“[Maryanne Wolf] displays extraordinary passion and perceptiveness concerning the reading brain, its miraculous achievements and tragic dysfunctions.” — BookForum

 

“Everything Wolf says makes sense....She clearly knows her stuff.” — Washington Post Book World

 

“Brilliant and eye-opening.” — Albany Times Union

 

“...intriguing...” — New Scientist

 

“Fascinating....Wolf restores our awe of the human brain.” — Associated Press

 

“[Wolf’s] conversational style, reflective comments and insights from work with children...create a narrative flow and bright tone.” — Minneapolis Star Tribune

 

“The squid of Wolf’s title represents the neurobiological approach to the study of reading....Given the panic that takes hold of humanists when the decline of reading is discussed, her cold-blooded perspective is opportune.” — The New Yorker

 

“A book worth talking about.” — U.S. News & World Report

 

“Enjoyable....Wolf, with remarkable agility in a relatively compact book (intended for both aficionados and the uninitiated), transitions seamlessly between disciplines as diverse as linguistics, neuroscience, cognitive psychology, and archeology, among others. Her voice comes through clearly; she is fascinated by reading and shares that energy.” — New England Journal of Medicine

 

“Wolf’s alarm about the spread of semi- literacy among the young is obviously justified, and her book provokes thought about it as only reading can.” — Sunday Times (London)

 

“This humane and fascinating book...is a paean to what Proust, über-reader, called ‘that fruitful miracle of a communication in the midst of solitude,’ to all that has been and can be achieved for individuals and for mankind through literacy.” — The Evening Standard (London)

 

“Blindingly fascinating...detailed and scholarly....There’s a lot of difficult material in here. But it’s worth the effort....For people interested in language, this is a must. You’ll find yourself focusing on words in new ways. Read it slowly--it will take time to sink in.” — The Sunday Telegraph

 

“Proust and the Squid is an inspiring celebration of the science of reading....Wolf’s insights are fascinating....Proust and the Squid has much to offer on this important--perhaps the most important--subject” — The Guardian (London)

Source: www.harpercollins.com/9780062010636/proust-and-the-squid
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review 2017-07-03 14:54
I couldn't help but finish this last night
It's Not Yet Dark - Simon Fitzmaurice

Thank you to the publisher for the ARC.   It was compelling me, and still staring at me at the end of my shift, and I decided to read this book.  I did so of my own volition and no one contacted me at any point, not to leave a review, much less a positive one.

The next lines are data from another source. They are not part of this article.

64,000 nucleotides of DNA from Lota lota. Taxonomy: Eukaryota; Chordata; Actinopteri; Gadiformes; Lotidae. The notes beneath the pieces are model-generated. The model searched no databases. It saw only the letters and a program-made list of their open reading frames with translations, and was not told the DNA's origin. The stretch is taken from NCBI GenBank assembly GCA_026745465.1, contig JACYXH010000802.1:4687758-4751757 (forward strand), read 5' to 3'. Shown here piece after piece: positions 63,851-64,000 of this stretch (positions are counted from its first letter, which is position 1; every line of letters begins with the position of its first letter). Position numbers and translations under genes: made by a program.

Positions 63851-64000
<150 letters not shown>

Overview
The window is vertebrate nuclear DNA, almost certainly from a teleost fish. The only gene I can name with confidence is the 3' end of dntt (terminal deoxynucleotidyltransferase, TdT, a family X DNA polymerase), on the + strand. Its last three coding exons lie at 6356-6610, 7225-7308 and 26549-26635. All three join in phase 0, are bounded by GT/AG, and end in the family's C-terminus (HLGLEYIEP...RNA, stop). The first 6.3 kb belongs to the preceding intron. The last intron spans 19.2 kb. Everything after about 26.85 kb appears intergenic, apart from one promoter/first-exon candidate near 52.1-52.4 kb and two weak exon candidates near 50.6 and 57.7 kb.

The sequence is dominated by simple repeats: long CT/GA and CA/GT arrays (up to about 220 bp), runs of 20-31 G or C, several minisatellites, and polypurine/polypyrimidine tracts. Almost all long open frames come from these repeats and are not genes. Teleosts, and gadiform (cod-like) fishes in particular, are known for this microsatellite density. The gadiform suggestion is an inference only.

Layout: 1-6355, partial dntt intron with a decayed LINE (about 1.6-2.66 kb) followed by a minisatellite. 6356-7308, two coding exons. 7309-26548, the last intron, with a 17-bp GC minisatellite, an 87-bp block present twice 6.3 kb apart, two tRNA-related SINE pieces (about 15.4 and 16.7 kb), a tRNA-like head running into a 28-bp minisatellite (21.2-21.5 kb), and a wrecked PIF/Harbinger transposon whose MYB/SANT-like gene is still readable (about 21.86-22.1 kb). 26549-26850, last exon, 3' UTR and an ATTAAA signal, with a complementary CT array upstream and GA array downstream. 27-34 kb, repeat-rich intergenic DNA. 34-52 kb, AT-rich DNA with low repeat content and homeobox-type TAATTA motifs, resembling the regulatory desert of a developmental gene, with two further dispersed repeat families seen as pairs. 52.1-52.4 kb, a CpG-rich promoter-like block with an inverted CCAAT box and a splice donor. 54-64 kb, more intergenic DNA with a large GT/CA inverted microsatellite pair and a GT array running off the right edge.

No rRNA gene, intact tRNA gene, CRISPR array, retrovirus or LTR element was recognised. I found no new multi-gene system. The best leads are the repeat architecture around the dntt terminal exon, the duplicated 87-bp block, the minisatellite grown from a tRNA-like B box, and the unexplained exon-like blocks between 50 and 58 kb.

And once I started, it still just compelled me.   With a lot of short sentences, this manages to be truly poetic.   The cadence after a while is calming, lulling, partly because the words, and the sentiments, are so beautiful. 

 

This is a memoir of a young man who is diagnosed with ALS, and yet it's so much more.   It's a musing on life, without giving concrete answers.   It's one man's journey from grief, to hope, from the diagnoses of death to living with the specter of death, but also living life fully.  

 

It's a book that flows through past, and the present, to create a full picture of a life full of love and support.   It's gorgeously written, an even more impressive feat when you realize it's written with an eye gaze computer.   (Which is also how he's directing movies, now.)

 

This was a hard read in so many ways, and I found myself crying at more than one point.   Sometimes out of sadness, but more times than I expected out of happiness.   When his wife stands by him, when he finds ways to connect with his young children, when he decides he can not only live but still do the work he loves.    Small moments.   Moments from the past that you know won't be repeated as control is stripped from him, something that is made clear from the back of this book. 

 

I wanted to read more by him, but alas, there is no more.   His wife has a book coming out, another memoir, and I plan on checking it out as well.   

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text 2017-07-02 21:53
Reading progress update: I've read 152 out of 176 pages.
It's Not Yet Dark - Simon Fitzmaurice

This is so lovely, I don't want it to end quite yet.  I'll finish it tomorrow morning on the porch, in the sun.   Tonight, I'm going out to a baseball game, and to watch fireworks later on. 

 

I think the author would approve, as it follows his live life to the fullest credo.